Fire Safety and Prevention
Fire danger in the forest varies with weather conditions. Drought, heat, and wind help dry timber and other fuel, making it easier to ignite. Once a fire is burning, these same conditions help increase a fire’s intensity.
Please do your part to protect your forest from human-caused fire. Before each visit check with the Bureau of Land management for current campfire restrictions, regulations, and campfire and camp stove permit requirements. Regulations governing campfires are specific to each area and change with elevations, weather conditions, and the seasons. Trails may be closed at any time without warning due to severe hazardous fire danger and weather.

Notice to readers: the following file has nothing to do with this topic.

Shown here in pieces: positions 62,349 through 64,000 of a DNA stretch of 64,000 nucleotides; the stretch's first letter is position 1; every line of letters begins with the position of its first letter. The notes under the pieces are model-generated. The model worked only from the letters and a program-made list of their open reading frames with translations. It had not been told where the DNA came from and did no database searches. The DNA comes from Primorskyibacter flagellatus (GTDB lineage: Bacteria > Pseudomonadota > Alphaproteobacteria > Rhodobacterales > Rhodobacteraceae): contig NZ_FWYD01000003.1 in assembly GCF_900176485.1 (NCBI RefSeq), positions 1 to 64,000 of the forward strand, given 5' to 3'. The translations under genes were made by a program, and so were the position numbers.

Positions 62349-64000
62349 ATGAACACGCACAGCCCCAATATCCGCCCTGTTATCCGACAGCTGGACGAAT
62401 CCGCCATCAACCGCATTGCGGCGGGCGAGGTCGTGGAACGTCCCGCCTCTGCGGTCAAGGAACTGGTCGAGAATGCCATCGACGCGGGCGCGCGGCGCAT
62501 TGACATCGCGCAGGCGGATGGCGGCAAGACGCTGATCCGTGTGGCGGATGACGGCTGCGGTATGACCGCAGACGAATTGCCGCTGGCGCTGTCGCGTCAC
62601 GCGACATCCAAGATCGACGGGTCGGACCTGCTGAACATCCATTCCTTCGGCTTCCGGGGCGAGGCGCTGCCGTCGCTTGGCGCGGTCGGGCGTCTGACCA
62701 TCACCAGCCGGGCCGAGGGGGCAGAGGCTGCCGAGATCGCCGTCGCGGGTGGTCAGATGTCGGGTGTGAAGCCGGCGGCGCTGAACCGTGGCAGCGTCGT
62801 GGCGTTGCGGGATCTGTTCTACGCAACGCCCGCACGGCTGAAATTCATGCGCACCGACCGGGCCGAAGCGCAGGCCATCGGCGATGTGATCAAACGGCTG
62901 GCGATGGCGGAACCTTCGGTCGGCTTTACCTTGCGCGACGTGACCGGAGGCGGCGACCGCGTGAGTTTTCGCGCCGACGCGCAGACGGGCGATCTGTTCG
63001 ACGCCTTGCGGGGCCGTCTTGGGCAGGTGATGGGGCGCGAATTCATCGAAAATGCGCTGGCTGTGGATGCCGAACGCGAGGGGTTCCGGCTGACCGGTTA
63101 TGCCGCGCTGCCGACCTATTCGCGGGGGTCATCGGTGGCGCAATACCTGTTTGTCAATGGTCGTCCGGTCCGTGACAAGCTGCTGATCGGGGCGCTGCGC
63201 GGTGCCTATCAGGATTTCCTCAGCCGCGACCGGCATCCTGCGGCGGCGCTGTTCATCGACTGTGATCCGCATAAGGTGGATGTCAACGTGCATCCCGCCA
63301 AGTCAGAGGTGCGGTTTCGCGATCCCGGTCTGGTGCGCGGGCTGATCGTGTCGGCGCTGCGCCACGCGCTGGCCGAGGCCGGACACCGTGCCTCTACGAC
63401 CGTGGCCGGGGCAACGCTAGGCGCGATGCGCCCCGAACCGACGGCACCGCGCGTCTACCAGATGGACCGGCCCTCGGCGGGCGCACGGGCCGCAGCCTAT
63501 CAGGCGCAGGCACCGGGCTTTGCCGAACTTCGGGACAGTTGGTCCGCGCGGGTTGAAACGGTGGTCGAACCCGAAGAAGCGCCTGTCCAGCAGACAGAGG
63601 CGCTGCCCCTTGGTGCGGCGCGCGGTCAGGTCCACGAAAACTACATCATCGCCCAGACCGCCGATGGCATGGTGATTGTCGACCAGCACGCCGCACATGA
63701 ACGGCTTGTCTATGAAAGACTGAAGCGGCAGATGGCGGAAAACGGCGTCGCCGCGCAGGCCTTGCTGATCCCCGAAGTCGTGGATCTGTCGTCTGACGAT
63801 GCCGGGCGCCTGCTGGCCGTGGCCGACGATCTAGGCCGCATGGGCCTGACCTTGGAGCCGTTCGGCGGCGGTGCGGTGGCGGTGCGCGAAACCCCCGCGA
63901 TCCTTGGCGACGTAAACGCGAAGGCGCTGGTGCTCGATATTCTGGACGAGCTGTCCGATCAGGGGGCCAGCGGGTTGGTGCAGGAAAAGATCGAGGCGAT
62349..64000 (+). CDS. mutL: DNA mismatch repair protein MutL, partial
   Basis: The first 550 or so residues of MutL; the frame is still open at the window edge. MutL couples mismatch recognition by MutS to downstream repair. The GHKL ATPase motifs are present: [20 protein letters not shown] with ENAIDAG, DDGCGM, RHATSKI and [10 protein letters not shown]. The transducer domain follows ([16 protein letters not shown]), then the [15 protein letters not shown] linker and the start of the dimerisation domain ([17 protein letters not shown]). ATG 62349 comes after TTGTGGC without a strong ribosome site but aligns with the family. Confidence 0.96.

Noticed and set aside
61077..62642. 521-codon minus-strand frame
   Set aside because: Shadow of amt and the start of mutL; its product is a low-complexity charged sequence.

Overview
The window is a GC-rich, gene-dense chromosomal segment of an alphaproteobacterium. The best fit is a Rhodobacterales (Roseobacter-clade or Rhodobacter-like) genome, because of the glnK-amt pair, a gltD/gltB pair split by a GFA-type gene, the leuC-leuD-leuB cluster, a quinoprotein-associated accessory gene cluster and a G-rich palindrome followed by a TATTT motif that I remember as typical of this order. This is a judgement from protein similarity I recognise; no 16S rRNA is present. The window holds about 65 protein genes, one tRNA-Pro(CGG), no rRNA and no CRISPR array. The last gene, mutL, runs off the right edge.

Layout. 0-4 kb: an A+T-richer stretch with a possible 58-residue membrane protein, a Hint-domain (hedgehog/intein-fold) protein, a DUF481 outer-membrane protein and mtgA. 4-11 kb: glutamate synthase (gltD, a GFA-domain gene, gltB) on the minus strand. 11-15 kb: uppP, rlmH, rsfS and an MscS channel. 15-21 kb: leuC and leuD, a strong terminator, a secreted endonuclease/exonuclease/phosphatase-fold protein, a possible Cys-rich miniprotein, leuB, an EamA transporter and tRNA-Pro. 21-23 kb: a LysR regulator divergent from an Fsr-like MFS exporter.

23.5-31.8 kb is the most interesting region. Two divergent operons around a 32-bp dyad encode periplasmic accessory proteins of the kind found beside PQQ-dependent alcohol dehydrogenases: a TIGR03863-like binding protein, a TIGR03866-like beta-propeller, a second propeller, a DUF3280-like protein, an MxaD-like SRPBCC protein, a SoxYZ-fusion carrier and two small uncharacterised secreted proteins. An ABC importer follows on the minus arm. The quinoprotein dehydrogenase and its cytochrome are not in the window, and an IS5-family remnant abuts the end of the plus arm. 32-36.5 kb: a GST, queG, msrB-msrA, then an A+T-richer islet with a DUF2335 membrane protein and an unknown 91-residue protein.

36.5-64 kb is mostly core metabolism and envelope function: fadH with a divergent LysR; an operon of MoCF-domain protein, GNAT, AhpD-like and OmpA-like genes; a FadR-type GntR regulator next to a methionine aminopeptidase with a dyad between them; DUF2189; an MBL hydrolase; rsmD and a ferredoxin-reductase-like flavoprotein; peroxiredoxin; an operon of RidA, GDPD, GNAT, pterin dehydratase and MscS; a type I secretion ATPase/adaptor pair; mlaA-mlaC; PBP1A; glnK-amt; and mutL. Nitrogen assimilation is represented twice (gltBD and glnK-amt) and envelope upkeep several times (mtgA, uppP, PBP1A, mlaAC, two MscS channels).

If you build a campfire remember to:
- Remove any burnable material within a 5-foot minimum radius in all directions.
- Build campfires away from overhanging branches, steep slopes, rotten stumps or logs, meadows, and dry grass and leaves.
- Reuse existing fire rings, or use a fire pan to contain coals and minimize fire scars.
- Keep the fire small.
- Never leave a fire unattended. Even a small breeze could quickly cause the fire to spread.
- Do not use a campfire to burn foil, plastic, or other trash; pack it out.
- Drown your fire with water to extinguish it. Thoroughly stir the mix to cool it off. Use your bare hands to feel all sticks, charred materials, coals, and ashes to make sure the fire is completely out. Remove any trash, foil, etc. from ashes and pack out.